- Urban Legend: When Willie Sutton was asked why he robbed banks, he reportedly replied "Because that's where the money is."
- More helpful than most, if you follow the logic train. "I want money." "Banks have money." "Thus, get them from the banks." "They won't give me money." "Then I'll take it."
- Another real life example: When famous moutaineer George Mallory was asked why he wants to climb Mount Everest he replied "Because it is there." (Mallory died on Everest in 1924. It's unknown whether he reached the summit)
- Arguably not a non-answer, but simply the most concise way to express what drove climbers like Mallory.
- Real world example: in Zen, the answer Wu or Mu, in Chinese and Japanese respectively, is a cross between this and a Mathematician's Answer. The original question asked was, "Has a dog Buddha-nature?" The answer loosely means, "Without meaning." A philosophical STFU to an Armor-Piercing Question. The Other Wiki has a better discussion for those interested.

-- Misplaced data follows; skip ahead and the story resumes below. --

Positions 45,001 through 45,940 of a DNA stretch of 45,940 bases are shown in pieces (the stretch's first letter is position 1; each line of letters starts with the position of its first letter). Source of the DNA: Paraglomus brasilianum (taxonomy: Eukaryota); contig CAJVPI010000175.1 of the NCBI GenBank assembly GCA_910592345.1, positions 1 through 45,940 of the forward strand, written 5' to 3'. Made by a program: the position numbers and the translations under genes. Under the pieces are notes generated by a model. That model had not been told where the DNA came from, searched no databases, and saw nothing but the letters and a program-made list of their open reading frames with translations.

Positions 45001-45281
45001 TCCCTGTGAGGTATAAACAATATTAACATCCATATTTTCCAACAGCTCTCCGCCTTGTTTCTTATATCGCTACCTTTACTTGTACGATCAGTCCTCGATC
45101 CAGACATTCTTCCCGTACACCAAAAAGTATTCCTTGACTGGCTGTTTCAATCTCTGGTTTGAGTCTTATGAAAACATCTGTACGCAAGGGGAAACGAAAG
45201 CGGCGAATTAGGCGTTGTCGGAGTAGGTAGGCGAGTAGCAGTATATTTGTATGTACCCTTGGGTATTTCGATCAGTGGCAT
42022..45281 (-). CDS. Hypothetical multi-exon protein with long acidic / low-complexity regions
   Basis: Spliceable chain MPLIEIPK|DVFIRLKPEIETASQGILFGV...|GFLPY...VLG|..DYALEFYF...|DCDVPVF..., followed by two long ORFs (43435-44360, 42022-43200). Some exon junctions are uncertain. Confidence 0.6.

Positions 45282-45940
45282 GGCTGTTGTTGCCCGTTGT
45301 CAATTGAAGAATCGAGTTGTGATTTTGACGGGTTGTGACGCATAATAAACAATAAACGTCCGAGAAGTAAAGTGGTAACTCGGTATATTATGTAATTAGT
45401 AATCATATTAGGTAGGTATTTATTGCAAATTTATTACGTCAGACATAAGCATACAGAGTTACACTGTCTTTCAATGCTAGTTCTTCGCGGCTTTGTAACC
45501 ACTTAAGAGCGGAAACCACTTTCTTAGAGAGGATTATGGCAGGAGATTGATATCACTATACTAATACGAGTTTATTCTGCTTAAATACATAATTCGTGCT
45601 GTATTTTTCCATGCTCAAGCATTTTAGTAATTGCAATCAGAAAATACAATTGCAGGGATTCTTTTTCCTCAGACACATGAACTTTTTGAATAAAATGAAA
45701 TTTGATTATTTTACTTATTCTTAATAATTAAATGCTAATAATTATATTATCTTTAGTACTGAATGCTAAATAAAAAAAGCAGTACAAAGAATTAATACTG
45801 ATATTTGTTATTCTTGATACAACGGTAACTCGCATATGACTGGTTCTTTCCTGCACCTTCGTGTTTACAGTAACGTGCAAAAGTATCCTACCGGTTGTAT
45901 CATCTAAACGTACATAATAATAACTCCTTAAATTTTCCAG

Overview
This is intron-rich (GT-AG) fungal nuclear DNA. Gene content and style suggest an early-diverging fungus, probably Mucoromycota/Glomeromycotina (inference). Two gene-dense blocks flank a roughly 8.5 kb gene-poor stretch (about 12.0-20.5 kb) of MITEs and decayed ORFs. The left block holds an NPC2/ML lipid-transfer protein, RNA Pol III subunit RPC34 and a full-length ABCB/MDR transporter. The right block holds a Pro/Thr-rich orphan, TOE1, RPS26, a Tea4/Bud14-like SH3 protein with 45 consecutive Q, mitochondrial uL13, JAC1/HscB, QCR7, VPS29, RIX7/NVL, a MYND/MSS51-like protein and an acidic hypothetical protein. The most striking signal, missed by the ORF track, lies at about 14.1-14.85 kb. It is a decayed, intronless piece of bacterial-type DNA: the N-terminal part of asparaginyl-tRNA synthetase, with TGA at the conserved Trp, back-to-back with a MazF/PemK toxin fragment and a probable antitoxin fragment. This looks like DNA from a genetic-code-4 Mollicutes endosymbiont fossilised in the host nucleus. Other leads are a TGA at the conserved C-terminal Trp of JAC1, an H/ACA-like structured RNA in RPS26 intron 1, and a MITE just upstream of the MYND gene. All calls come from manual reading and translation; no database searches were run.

- Politicians use these from time to time. And maybe we should leave it at that.
- In Hamlet, Polonius asks Hamlet what he is reading. Hamlet's response: "Words, words, words."
- Overused joke for MMORPGs, "What killed him?" "Ran out of Hit Points" (Not enough hit points, etc.)
- Similarly among medical types: "Cause of death?" "He stopped breathing" "His heart stopped" etc.
- "Heart failure" is a legitimate answer to (almost) any cause of death. Of course, the real question is why the heart stopped.
- Protip: To kill the cyberdemon shoot at it until it dies
- The Shivah enables you to make almost every answer a Non Answer by responding to every question with a question. To be fair, the point of your questions seems to be to make your interrogator realize the answer on his/her own... sometimes.